Today radical philosophy and social science understand that incidents of bigotry or interpersonal discrimination are largely conditioned by underlying social forces and structures. Individual acts and prejudiced rhetoric are the tip of the iceberg; below the surface is the real social substance of racial discrimination. For example: the institutional realities of inequality in housing, employment, education, healthcare, media, law enforcement, etc. also serve as material agents of socialization, simultaneously generating overt and covert awareness of privilege for some, and a kind of lower-caste status for those directly abused.
Racial animosity and anti-immigrant scapegoating have once again been orchestrated in service to this system. The governmental policies and paramilitary tactics of “ICE” (Immigration and Customs Enforcement) directed against undocumented immigrants [being rounded up by the hundreds as I write this in August 2019] portend a chilling neo-fascist police presence in everyone’s future. Earlier in the 20th century, after World War I in the U.S., during the so-called Red Scare and Palmer Raids, the “sanctity of the prevailing order of society” was enforced through waves of governmentally-orchestrated counterrevolutionary patriotism, anti-immigrant Americanism, and resurgent white supremacy. Federal, state, and local governments in 1919 demonstrated that nothing was sacred when it came to the deportations of immigrants and criminal frame-ups of radicals, not to mention the mass lynching in Arkansas of 237 black men—unionizing sharecroppers and the returning black veterans supporting them.
Marcuse’s philosophy, practically from the beginning, addressed the deep roots of the capitalist system’s functioning and its crisis: the commodification of labor, burgeoning inequality, wasted abundance (especially in war), lives without meaningful purpose. The inadequacy of one-dimensional American liberalism was its obliviousness to the problematic nature of prevailing social and economic relations and its suffocation and repression of life’s internal inconsistencies and contradictions.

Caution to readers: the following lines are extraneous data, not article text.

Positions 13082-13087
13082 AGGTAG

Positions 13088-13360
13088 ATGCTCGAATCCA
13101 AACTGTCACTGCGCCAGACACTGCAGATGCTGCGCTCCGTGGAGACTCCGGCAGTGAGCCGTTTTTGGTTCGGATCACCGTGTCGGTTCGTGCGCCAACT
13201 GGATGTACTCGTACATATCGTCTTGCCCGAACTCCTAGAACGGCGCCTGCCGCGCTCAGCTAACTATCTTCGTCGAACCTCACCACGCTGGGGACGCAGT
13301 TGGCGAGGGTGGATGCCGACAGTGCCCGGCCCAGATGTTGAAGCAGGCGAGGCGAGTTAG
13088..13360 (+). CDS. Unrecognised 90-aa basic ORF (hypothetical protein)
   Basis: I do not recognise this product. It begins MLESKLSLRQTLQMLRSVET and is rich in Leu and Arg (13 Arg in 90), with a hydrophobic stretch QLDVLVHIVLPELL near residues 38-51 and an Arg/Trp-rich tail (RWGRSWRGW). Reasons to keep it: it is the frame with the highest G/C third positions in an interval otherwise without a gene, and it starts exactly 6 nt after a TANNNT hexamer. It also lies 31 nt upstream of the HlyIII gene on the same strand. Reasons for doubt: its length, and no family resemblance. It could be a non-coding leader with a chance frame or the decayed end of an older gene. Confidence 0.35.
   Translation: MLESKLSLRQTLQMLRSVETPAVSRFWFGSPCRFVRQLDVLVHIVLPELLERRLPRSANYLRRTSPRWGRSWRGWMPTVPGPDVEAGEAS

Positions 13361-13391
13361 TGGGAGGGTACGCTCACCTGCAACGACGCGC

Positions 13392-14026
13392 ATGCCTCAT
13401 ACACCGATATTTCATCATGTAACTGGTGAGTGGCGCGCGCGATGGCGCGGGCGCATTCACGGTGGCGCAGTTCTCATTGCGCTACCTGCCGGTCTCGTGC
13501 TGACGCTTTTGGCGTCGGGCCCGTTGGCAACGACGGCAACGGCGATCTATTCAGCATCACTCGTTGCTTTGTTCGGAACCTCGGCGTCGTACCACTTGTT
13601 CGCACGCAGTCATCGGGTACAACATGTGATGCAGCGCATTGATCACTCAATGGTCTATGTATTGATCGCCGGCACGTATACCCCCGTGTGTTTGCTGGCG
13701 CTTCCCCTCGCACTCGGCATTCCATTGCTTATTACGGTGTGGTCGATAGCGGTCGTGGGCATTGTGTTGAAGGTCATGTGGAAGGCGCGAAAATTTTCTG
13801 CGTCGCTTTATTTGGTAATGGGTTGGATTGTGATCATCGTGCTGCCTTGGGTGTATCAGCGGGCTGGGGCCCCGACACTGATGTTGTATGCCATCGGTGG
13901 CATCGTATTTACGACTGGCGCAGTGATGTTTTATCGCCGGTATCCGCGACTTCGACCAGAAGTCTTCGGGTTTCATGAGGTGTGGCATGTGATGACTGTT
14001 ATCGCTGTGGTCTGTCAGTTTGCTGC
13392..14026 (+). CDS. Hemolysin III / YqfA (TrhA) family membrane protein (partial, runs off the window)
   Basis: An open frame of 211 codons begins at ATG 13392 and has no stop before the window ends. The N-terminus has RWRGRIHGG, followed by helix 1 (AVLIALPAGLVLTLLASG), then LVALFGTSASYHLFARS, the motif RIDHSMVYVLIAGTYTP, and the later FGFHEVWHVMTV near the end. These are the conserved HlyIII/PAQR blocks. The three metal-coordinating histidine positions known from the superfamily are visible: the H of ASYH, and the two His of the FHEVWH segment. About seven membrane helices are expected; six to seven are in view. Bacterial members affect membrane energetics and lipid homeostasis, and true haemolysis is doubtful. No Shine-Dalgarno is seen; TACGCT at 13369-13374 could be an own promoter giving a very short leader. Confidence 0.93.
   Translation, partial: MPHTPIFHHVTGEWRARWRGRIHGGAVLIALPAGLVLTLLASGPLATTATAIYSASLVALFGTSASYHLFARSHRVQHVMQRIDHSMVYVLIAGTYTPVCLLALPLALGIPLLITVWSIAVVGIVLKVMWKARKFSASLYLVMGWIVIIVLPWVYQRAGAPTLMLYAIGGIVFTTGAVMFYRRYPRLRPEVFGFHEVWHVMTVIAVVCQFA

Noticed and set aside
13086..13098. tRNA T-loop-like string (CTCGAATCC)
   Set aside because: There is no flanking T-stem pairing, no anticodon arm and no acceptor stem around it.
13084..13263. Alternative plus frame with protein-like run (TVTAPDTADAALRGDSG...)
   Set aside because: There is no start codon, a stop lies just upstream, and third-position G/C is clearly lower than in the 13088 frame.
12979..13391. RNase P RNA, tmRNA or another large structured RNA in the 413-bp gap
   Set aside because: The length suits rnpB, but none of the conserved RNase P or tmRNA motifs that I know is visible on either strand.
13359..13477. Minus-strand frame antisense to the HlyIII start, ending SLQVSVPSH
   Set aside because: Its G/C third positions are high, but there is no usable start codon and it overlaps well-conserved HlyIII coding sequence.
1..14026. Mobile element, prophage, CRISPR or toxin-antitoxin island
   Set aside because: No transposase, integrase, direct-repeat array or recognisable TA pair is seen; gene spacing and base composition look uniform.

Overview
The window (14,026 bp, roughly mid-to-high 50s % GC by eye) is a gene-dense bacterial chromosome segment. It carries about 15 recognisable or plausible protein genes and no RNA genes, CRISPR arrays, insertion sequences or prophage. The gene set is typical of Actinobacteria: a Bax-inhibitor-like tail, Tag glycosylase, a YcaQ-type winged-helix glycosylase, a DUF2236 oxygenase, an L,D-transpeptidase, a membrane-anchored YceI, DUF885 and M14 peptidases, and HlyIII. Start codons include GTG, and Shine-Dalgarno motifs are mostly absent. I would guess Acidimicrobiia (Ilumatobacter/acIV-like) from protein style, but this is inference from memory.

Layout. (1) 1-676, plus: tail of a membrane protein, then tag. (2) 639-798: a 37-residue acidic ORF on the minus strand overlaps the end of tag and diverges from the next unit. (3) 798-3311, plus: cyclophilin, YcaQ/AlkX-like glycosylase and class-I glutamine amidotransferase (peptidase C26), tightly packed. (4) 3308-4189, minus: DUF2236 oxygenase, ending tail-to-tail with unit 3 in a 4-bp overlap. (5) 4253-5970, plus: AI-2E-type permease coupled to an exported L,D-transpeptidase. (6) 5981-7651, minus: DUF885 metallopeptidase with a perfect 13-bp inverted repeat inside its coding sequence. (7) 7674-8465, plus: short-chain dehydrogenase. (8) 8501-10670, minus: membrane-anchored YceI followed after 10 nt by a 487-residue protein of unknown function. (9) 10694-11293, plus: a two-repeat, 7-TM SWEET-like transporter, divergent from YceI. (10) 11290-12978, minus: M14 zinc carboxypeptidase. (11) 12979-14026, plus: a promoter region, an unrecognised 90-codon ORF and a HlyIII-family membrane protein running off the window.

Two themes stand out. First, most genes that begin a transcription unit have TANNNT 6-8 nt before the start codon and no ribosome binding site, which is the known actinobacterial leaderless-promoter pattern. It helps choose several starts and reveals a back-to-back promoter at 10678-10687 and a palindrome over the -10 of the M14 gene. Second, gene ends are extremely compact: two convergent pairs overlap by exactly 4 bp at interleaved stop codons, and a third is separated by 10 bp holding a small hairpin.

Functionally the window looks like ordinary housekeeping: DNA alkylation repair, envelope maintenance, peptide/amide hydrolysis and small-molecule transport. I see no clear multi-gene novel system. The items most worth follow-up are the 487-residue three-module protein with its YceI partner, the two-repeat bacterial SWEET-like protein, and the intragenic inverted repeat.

Marcuse made a special effort in One-Dimensional Man to encompass certain broadly critical anti-racist projects already underway in the U.S., like the demystification of the vaunted myths of affluence and melting pot assimilation in American life (extending the work of Gordon 1964). He understood the reigning Anglo-conformity and WASP patriotism and militarism in the U.S., as well as its economic instrumentalism, as single-dimensional insofar as these were oblivious to the problematic nature of prevailing social and economic relations. If abundance for all was a capacity of advanced industrial society, this was effectively cancelled by forces of capitalism, while affluence for some was the privilege of the propertied. Marcuse understood the limits of liberal democracy (Farr 2009, 119–136), and how the notion of the “affluent society” actually masked a gravely unequal, patriarchal, and monocultural form of domination. Of course, the conventional wisdom within the nation itself was largely oblivious to its own racism and other forms of prejudice.
In our own time, a precarious (yet increasingly awakened) working population is more aware of the intensifying racism and sexism in our epoch of rising social injustice: that racism and sexism are economic weapons with deep and grotesque consequences (past and present) as part of the capital accumulation process; that white privilege and male privilege have functioned primarily to secure the dominance of the 1 percent while politically dividing the 99 percent of working humanity against itself. The social movements of our age have been its civilizing forces. BLM [Black Lives Matter] has effectively educated the nation about the cavalier use of racist deadly force (on and off campus) and the real nature of undemocratic governance. So too, the uprising of women in the “Me Too,” “Time’s Up,” “She Persisted,” movements are teaching us all of the deep and longstanding patterns of insult, abuse, and violence present in the prevailing patriarchal institutions of employment, education, politics and the media in the U.S. The organized social struggles against racism, sexism, poverty, war, and imperialism, have educated wide swaths of this country’s population outside traditional classrooms about the structural foundations of alienation and oppression, power and empowerment.